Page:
Frequently Asked Arizona Insurance Questions
There are some exclusions, so you would need to look at your particular insurance policy to make sure. Remember, everyone in your household must be listed on your insurance policy if they have a license. For example, if a girlfriend you live with uses your car, she may not be covered if you did not list her on your insurance policy. On the other hand, if you live separately, she could use your car with your permission and be covered.
In contrast, actual cash value (ACV), also known as market value, is the standard that insurance companies arguably prefer when reimbursing policyholders for their losses. Actual cash value is equal to the replacement cost minus any depreciation (ACV = replacement cost – depreciation). It represents the dollar amount you could expect to receive for the item if you sold it in the marketplace. The insurance company determines the depreciation based on a combination of objective criteria (using a formula that takes into account the category and age of the property) and subjective assessment (the insurance adjuster’s visual observations of the property or a photograph of it). In the case of the stolen camera, the insurance company would deduct from its replacement cost an amount for all the wear and tear it endured prior to the time it was stolen.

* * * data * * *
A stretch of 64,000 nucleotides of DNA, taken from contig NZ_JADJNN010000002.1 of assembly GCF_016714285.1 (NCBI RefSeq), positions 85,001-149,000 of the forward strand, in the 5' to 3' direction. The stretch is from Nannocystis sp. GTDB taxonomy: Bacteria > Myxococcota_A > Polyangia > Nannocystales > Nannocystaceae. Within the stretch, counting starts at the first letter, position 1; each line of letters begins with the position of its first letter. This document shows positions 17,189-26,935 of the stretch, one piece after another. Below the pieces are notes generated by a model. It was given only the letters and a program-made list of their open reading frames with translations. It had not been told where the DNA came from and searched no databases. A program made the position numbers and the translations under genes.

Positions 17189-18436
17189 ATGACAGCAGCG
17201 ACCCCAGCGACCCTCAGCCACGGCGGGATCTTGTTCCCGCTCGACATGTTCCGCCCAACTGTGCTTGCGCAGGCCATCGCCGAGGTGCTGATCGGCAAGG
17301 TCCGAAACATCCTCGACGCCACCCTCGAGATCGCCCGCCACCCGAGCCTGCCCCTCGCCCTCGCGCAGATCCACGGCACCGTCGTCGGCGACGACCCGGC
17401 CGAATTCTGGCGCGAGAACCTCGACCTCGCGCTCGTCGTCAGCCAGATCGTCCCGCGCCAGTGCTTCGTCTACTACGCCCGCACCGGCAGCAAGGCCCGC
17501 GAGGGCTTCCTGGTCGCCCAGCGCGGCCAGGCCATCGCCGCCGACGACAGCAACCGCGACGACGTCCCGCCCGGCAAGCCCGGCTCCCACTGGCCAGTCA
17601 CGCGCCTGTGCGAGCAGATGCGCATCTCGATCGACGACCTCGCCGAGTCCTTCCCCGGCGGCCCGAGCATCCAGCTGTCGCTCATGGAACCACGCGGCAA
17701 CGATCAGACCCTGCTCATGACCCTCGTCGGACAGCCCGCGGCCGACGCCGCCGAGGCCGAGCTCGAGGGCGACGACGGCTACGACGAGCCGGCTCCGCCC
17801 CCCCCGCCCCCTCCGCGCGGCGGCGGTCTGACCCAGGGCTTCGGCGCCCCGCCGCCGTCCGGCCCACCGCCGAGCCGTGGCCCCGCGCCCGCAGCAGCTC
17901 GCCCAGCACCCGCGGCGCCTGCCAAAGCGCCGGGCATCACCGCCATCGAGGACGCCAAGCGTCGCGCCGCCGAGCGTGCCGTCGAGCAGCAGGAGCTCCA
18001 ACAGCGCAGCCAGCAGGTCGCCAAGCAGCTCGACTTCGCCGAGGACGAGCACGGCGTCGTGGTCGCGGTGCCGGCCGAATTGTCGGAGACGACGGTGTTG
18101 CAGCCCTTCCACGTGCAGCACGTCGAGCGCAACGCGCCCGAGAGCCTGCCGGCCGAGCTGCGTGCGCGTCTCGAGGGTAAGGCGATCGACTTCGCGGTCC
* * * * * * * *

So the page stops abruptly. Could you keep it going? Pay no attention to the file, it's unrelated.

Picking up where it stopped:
What Does “Replacement Cost” Mean?
The term “replacement cost” is defined or explained in the policy. Simply stated, it means the cost to replace the property on the same premises with other property of comparable material and quality used for the same purpose. This applies unless the limit of insurance or the cost actually spent to repair or replace the damaged property is less. Refer to your policy for the exact definition and explanation of replacement cost.
What is “Actual Cash Value”?
The term “actual cash value” is not as easily defined. Some courts have interpreted the term to mean “fair market value,” which is the amount a buyer would pay a seller if neither were under undue time constraints. Most courts, however, have upheld the insurance industry’s traditional definition: the cost to replace with new property of like kind and quality, less depreciation. Courts have varied in their rulings as to whether or not depreciation includes obsolescence (loss of usefulness as a result of outmoded design, construction, etc.).
So What’s the Difference?
The only difference between replacement cost and actual cash value is a deduction for depreciation. However, both are based on the cost today to replace the damaged property with new property.
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